Across a wide range of critical industrial sectors there is increasing convergence between information technology (IT) and operational technology (OT), and the civil nuclear industry is no exception. Operational technology is the infrastructure that underpins the automation of industrial control systems (ICS). And while previously many control systems were separate, or ‘air-gapped’, from other environments, there is now an increasing trend to connect to new systems, to:

  • optimise production and integrate operations,
  • support secure remote access,
  • deliver patches and anti-malware updates remotely.

The benefits of this improved connectivity are finely balanced against the increased risk it brings. The vulnerability, and ‘attack surface’ available, to malicious code or a hacker rises when systems are connected, particularly connections with the enterprise IT environment and third-party support organisations.

The move to traditional IP-based and commercial off-the-shelf technology means it is easier to understand what is required to attack a nuclear facility than it was; the “security-by-obscurity” view is no longer valid or acceptable.

Vulnerabilities in ICS are regularly published (notably by ICS-CERT), so potential hackers with knowledge of a nuclear facility have time to craft an attack before the vulnerability has been addressed. The risk is increased because the tools to assist an attacker are readily available and often free to use. It is very unlikely that an attacker would try to inflict a loss of containment, but business disruption can be a target.

Given the hazards that exist at nuclear facilities, there is no doubt that some of the most critical systems should remain as isolated as possible. In addition, robust physical security should work with policies to ensure that systems are not maliciously or unintentionally affected locally. For example, removable media, like USBs, should be banned. Some operational areas of nuclear facilities should simply avoid digital technology entirely, in favour of electromechanical devices.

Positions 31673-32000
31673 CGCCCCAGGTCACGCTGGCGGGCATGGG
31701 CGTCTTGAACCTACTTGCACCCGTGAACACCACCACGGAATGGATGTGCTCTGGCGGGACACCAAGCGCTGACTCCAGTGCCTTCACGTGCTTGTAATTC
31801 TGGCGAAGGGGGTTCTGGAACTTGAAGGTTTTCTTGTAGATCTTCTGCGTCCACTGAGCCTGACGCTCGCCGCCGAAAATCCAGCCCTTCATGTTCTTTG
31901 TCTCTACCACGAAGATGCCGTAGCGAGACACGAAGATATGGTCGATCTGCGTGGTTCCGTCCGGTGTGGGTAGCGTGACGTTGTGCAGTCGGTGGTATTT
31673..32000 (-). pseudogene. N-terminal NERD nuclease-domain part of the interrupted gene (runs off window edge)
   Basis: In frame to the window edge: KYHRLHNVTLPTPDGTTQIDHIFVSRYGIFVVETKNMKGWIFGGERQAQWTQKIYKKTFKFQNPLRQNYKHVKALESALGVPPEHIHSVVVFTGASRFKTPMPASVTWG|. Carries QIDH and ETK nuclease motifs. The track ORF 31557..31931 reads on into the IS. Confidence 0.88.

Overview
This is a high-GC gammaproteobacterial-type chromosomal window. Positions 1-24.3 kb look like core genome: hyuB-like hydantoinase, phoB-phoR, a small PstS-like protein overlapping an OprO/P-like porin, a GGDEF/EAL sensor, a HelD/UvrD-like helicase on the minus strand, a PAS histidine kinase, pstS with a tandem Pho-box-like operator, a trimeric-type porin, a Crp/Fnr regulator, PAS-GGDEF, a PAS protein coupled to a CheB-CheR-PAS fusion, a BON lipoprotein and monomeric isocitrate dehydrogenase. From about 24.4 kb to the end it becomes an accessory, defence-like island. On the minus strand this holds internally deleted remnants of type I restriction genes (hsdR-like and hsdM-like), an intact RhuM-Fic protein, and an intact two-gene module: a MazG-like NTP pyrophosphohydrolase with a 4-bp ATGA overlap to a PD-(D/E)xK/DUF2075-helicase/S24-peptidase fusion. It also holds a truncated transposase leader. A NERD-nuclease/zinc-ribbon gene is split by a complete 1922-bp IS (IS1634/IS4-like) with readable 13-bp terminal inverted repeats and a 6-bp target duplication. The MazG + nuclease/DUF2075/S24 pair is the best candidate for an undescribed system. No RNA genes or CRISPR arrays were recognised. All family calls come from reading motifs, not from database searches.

But how do we secure those digital ICS that are increasingly connected to non-ICS? There are five steps.


1. Establish effective governance

Governance should start in the boardroom. There should be board-level accountability for IT and OT cyber security risk and it should be championed at the same level. Effective governance should ensure that all parties within an organisation including IT, OT and physical security collaborate to ensure a defence-in-depth approach to cyber security. If in doubt, seek subject matter expertise – there is a growing industry of ICS and OT cyber security experts.


2. Mount an active defence

Perimeter defences should be built into network architectures. In this way critical systems are zoned, and communication with another zone is secured. Static security defences such as firewalls, demilitarised zones (DMZs) and anti-malware should be augmented with real-time detection capabilities to identify and respond quickly to a cyber security incident. A central security operations centre can be used to monitor OT, providing the risks introduced by connecting previously disparate ICS to a central hub are managed. In order to identify an anomaly when it occurs, the personnel manning the centre should have the experience to know what normal operations look like.


3. Focus on your key asset

The technical measures are necessary but ultimately people are both the best defence from, and the most likely cause of, a cyber incident. A key threat is still an unintended cyber breach arising from someone with privileged access to an ICS. Organisations must focus on the training and awareness of all staff and third parties who interact with their ICS.


4. Focus on the supply chain